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How to deal with blisters for marathoners and crossfitters

Posted by Pascal Landshoeft

May 9, 2015 10:56:09 AM


How to deal with blisters for marathoners and crosffiters

It will happen either in your hand or on your feet when you amp up your training over time. Prevention is always better than treatment as with any injury. Here are tips for you on how to avoid blisters and also how to tread them, once they occur.

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How you avoid blisters while running

When you run a marathon you will clock a lot of miles in your training. Your running shoes should be snug on your feet and not leave too much room. The more space there is for your feet within your shoes to move around the more likely it will be that you will develop a blister. Same goes for your socks. You can apply some baby powder to keep away the moisture. The shoes and socks should be able to let air to your feet and out of it, so that the sweat is not building up within the shoe and soaks your feet. Also avoid to lace your shoes too tight. This is firstly not good for the blood flow to the feet and secondly can also be a cause of blisters.

Moisture and friction should be avoided and the best prevention is proper clothing for a marathon and your running training. If you are in a wet country (like me in Ireland) make also sure that you have a place to dry your shoes after a wet run. I personally do not avoid puddles when I am running and it is ok to keep the feet wet during the run, because my gear has a good fit. But after I take care that they dry quick for the run on the next day. 

How to avoid blisters for crossfit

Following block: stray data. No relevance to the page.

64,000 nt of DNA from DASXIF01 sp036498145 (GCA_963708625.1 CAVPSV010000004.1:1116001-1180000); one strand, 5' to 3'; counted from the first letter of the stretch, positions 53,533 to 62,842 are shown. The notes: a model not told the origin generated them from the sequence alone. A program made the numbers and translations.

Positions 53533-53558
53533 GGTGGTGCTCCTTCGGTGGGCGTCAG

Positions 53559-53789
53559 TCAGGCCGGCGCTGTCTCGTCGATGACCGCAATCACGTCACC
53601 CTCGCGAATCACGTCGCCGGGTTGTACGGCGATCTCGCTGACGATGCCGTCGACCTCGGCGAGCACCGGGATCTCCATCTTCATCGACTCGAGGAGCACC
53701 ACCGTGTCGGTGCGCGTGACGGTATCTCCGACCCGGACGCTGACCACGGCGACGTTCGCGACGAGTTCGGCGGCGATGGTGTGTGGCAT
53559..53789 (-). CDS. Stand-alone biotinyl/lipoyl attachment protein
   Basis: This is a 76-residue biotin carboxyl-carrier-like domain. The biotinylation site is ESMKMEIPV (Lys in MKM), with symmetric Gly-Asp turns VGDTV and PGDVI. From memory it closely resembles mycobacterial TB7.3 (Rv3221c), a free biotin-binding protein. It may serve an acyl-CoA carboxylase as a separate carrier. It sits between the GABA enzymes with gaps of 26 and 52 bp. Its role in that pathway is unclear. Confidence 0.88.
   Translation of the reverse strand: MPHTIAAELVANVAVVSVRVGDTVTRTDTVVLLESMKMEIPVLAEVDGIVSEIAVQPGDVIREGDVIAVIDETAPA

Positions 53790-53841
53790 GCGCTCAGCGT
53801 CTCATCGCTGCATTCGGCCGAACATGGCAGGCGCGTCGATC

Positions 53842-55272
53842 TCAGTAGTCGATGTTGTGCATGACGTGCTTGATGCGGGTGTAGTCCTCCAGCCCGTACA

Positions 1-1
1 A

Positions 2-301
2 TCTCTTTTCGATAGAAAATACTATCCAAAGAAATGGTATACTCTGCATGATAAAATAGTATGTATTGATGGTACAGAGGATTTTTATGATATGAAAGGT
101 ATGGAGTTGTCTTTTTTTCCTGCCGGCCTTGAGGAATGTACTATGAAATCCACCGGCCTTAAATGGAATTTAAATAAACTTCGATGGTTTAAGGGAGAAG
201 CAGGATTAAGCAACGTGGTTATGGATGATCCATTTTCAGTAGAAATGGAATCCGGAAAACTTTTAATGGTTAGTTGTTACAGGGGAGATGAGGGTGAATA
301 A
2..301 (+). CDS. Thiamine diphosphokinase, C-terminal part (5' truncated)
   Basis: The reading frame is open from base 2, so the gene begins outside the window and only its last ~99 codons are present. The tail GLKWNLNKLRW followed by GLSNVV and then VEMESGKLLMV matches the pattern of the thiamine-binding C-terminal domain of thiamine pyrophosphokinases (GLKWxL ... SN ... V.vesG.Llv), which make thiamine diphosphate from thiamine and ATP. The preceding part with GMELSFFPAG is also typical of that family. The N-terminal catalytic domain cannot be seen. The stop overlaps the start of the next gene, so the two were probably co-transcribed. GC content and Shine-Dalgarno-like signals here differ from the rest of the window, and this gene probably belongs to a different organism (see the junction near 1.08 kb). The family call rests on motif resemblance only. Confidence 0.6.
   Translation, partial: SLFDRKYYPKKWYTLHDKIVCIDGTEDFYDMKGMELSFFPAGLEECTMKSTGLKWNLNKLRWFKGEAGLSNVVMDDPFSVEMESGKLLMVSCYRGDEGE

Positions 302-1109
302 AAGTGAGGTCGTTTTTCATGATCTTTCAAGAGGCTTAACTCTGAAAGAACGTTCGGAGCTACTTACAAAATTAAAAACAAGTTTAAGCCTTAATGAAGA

Blisters in your hand will most likely develop when working with a barbell. Here the best prevention technique is to develop a proper grip and use chalk. The less tight your grip is, the less you will lift and the more likely it will be that the metal of the barbell has some leeway to create blisters in your hand. 

For rope climbs and sled pulls same applies. Proper grip and technique will prevent blisters from forming. As long as it is not a competition it is usually not worth it to move so quick that you rip off the skin from your palms and fingers. Keep this madness for competition and don't do it in training. If you can avoid it don't do it at all. If there is a follow up event after the rope climb your beat up hands will inhibit optimum performance.

You can also use barbells for beginners and stay away from the competition metal, as it is usually rougher on the skin for more grip, than the less rough training barbells.

What you can do when a blister has formed

There are two different types of blisters, the ones that popped and the ones that did not. If you have an unpopped blister, avoid opening it up. This is usually more painful and exposes you to more risk of infection, than letting it be.

For crossfit you can make use of blister plasters and cover the area with a glove. When I ran the Vienna marathon I got compeed blister plasters and applied accordingly. I was bale to run the entire marathon without any pain and the plaster stayed on. I would recommend to cover up a popped blister with a blister plaster.


Further reading

On kettlebells

On the squat